Bahá’u’lláh throws light upon patience, one of the most important virtues which God has bestowed on man. He extols the station of those believers who endured hardships and calamities with patience and resignation. Through their fortitude and constancy, their forbearance and long-suffering, these souls attained to such a lofty position that the Concourse on high seek their companionship and long for their blessings. Bahá’u’lláh urges the people of the Bayan to do likewise, counselling them to adorn their beings with the mantle of resignation, to be steadfast in the Cause of God, and never to be dismayed or disheartened by adversity. And He reminds them that, whereas God rewards every good deed in accordance with its merit, in the case of patience and long-suffering, as attested in the Qur‘án, the recompense is limitless.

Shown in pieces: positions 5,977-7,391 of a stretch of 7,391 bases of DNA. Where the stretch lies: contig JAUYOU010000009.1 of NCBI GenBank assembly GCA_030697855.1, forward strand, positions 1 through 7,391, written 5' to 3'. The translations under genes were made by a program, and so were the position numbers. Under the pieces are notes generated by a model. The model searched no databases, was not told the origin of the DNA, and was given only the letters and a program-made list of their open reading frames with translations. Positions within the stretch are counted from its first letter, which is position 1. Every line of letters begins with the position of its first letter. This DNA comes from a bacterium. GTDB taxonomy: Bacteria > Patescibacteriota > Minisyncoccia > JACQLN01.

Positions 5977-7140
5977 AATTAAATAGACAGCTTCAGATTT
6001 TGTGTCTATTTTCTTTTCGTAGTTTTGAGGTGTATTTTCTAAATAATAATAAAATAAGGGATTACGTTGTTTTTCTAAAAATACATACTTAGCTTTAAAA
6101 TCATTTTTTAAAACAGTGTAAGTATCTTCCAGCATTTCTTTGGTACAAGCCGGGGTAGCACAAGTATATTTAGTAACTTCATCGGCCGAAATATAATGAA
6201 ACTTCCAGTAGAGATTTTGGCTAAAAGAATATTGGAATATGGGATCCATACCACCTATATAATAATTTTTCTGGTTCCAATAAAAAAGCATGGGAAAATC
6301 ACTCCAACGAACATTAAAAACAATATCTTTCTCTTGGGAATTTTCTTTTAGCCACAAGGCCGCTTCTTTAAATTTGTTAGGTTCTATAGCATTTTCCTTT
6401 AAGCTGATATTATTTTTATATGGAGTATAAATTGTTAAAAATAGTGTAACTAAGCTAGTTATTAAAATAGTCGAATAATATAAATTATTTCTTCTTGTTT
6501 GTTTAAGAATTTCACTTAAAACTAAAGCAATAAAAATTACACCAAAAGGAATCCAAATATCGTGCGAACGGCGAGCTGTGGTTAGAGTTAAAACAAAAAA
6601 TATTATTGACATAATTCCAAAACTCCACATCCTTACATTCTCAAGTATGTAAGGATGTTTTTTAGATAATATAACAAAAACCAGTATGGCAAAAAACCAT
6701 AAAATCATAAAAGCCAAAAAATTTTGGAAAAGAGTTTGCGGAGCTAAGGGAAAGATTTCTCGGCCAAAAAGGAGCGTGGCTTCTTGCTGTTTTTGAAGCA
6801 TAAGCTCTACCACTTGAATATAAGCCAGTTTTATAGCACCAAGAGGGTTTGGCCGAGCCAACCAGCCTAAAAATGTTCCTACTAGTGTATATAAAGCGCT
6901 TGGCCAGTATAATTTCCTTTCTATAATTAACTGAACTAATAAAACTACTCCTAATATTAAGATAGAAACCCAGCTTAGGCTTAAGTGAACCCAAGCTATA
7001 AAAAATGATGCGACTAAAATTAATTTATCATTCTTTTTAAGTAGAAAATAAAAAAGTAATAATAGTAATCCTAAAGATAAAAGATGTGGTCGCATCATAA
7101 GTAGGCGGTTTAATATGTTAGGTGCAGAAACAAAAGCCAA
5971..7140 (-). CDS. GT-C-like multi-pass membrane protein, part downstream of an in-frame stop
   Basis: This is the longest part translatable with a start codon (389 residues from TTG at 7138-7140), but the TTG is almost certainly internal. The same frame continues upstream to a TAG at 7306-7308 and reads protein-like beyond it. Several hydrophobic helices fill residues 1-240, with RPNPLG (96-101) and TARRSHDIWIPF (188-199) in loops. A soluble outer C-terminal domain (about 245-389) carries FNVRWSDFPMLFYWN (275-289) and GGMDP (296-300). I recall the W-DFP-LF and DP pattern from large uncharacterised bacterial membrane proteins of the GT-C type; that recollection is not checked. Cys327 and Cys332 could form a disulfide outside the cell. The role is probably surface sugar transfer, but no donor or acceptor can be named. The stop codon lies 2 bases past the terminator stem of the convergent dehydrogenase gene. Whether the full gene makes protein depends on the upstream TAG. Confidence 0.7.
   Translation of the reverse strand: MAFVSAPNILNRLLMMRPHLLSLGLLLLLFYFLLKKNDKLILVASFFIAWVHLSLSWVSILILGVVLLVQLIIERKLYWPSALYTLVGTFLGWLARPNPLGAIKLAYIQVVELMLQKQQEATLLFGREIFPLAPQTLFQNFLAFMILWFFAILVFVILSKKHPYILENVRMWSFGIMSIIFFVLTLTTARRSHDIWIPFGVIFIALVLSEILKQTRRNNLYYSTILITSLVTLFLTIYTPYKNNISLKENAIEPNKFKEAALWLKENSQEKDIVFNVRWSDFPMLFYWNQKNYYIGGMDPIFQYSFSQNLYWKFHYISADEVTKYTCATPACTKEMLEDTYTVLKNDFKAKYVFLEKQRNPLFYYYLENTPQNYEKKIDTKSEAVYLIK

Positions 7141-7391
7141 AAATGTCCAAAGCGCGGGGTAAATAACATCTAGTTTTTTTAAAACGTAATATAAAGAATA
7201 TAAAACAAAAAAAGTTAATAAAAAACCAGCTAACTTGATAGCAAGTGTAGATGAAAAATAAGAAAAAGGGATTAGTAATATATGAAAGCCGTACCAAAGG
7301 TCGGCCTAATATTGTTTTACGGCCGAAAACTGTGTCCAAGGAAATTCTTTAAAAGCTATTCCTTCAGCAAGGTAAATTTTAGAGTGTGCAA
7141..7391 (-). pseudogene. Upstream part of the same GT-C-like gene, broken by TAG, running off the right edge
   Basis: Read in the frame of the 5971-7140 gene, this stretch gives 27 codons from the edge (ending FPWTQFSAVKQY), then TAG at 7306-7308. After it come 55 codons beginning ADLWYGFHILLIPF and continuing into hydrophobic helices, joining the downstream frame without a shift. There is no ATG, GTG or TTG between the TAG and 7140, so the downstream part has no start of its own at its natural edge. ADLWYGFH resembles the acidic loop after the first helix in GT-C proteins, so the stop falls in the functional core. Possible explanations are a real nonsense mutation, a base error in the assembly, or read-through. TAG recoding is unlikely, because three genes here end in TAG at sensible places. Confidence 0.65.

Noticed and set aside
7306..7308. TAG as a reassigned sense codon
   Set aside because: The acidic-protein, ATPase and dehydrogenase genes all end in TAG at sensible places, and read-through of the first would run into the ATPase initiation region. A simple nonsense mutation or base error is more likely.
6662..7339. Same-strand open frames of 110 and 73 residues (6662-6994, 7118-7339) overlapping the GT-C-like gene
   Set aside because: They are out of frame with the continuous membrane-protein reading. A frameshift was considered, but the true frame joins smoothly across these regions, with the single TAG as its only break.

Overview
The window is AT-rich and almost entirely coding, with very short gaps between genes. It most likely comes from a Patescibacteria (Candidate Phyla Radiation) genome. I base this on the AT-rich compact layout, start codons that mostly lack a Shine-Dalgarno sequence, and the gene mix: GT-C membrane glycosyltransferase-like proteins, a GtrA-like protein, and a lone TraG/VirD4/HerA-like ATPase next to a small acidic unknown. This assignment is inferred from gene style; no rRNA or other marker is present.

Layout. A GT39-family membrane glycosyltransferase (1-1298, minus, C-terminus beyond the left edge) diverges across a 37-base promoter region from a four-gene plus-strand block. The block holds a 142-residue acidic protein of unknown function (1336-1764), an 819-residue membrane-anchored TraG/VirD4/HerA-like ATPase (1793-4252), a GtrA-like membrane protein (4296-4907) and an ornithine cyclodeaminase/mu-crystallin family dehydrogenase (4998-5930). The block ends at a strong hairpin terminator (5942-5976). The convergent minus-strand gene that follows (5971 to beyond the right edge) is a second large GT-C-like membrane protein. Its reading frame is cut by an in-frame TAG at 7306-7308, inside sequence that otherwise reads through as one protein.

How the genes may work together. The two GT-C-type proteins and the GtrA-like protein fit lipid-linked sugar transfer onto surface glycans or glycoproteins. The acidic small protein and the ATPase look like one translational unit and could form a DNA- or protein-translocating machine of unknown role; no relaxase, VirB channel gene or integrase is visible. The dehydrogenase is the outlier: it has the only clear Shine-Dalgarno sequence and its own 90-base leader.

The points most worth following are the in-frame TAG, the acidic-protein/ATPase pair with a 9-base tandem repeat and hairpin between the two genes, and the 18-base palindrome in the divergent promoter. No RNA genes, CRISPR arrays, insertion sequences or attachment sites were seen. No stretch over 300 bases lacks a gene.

(Adib Taherzadeh, The Revelation of Bahá’u’lláh v 1, p. 271)
Change is an evolutionary process requiring patience with one’s self and others, loving education and the passage of time as the believers deepen their knowledge of the principles of the Faith, gradually discard long-held traditional attitudes and progressively conform their lives to the unifying teachings of the Cause.
(Universal House of Justice, Lights of Guidance, p. 620)
Concerning the attitude of some Bahá’ís, who seem at times to be insensitive and unsupportive, all we can do is to try to follow the patient example of the Master, bearing in mind that each believer is but one of the servants of the Almighty who must strive to learn and grow. The absence of spiritual qualities, like darkness, has no existence in itself. As the light of spirituality penetrates deep into the hearts, this darkness gradually dissipates and is replaced by virtue. Understanding this, and that the believers are encouraged to be loving and patient with one another, it will be clear that you too are called upon to exercise patience with the friends who demonstrate immaturity, and to have faith that the power of the Word of God will gradually effect a transformation in individual believers and in the Bahá’í community as a whole.
(The Universal House of Justice, 1985 Dec 02, Child Abuse, Psychology and Knowledge of Self)